Graduate studies at Western
Res Publica 16 (2):119-133 (2010)
|Abstract||In a paper published in 2006, I argued that the best way of defending something like our current practices of punishing war criminals would be to base the justification of this practice on an expressive theory of punishment. I considered two forms that such a justification could take—a ‘denunciatory’ account, on which the purpose of punishment is supposed to communicate a commitment to certain kinds of standard to individuals other than the criminal and a ‘communicative’ account, on which the purpose of the punishment is to communicate with the perpetrator, and argued for a denunciatory account which I developed at some length. In this paper I would like to reconsider the plausibility of a communicative account. One difficulty that such accounts face is that the punishment of war criminals often involves the inflicting of harsh treatment on them by individuals who are members of states other than their own. On a communicative account this is problematic: on such an account—or at least on the version of it proposed by Duff (2000)—it is essential that those who are punish and those who punish them belong to a single community. When this requirement is not satisfied harsh treatment does not constitute punishment. Duff has argued that the problem can be solved by regarding all human beings as members of a single moral community: here I argue that this suggestion is unsatisfactory and propose an alternative. One consequence of my account is that if it is correct there may limitations on the range of kinds of war criminal that can legitimately be punished by international tribunals.|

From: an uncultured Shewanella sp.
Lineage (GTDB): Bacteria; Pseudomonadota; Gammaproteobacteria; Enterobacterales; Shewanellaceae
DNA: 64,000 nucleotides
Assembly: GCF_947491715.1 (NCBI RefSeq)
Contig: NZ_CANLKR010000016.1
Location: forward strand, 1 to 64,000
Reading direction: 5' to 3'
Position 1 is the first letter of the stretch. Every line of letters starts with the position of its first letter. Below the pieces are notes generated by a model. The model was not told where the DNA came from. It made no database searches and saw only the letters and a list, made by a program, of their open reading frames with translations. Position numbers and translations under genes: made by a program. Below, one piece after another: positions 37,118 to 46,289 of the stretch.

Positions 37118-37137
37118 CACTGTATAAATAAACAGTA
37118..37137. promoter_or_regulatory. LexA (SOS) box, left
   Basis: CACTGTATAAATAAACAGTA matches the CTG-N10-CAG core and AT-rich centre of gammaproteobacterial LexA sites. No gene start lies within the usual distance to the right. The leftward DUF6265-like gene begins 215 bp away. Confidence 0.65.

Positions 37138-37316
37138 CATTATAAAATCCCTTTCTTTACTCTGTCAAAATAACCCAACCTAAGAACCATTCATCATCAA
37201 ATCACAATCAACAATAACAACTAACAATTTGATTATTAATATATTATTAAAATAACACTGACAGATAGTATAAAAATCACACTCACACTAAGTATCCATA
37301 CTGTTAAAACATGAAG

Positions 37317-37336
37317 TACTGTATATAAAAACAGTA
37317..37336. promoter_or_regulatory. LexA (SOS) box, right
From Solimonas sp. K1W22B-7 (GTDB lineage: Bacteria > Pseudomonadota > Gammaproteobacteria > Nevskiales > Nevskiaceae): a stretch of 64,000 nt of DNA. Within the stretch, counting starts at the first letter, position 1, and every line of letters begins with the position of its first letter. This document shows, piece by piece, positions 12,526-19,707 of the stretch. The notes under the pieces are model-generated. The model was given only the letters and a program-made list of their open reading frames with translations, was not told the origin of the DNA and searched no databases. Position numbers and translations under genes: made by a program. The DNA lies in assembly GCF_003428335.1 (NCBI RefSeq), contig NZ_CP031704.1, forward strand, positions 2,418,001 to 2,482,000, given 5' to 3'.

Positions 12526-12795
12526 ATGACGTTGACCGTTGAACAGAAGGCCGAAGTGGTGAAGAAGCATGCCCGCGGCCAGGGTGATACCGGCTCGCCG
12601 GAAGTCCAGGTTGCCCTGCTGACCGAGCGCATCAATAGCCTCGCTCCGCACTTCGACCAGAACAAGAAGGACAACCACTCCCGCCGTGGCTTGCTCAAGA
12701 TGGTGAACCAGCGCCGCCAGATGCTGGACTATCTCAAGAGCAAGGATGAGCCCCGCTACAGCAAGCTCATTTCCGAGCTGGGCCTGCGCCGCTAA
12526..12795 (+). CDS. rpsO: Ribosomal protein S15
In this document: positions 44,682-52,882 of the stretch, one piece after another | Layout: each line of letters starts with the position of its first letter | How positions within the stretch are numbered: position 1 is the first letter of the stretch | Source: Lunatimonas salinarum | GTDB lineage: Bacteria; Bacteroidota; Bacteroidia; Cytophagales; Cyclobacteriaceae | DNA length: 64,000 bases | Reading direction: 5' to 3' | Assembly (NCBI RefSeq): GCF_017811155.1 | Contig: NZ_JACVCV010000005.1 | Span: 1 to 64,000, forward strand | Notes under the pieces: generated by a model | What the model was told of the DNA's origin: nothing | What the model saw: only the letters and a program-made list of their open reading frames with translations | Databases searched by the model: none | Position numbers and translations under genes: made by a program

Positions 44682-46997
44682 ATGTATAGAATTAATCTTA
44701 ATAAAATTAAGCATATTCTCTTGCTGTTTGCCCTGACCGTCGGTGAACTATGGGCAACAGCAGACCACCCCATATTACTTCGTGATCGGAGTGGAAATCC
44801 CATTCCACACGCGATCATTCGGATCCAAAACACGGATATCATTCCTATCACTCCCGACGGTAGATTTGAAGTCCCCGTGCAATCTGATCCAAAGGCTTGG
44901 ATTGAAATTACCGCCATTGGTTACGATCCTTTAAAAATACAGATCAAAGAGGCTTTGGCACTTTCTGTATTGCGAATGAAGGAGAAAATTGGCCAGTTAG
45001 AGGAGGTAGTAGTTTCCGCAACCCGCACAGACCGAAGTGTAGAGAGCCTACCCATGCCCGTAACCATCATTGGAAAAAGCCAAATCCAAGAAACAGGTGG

|Keywords||War crimes Punishment Expressive theory of punishment Communication|
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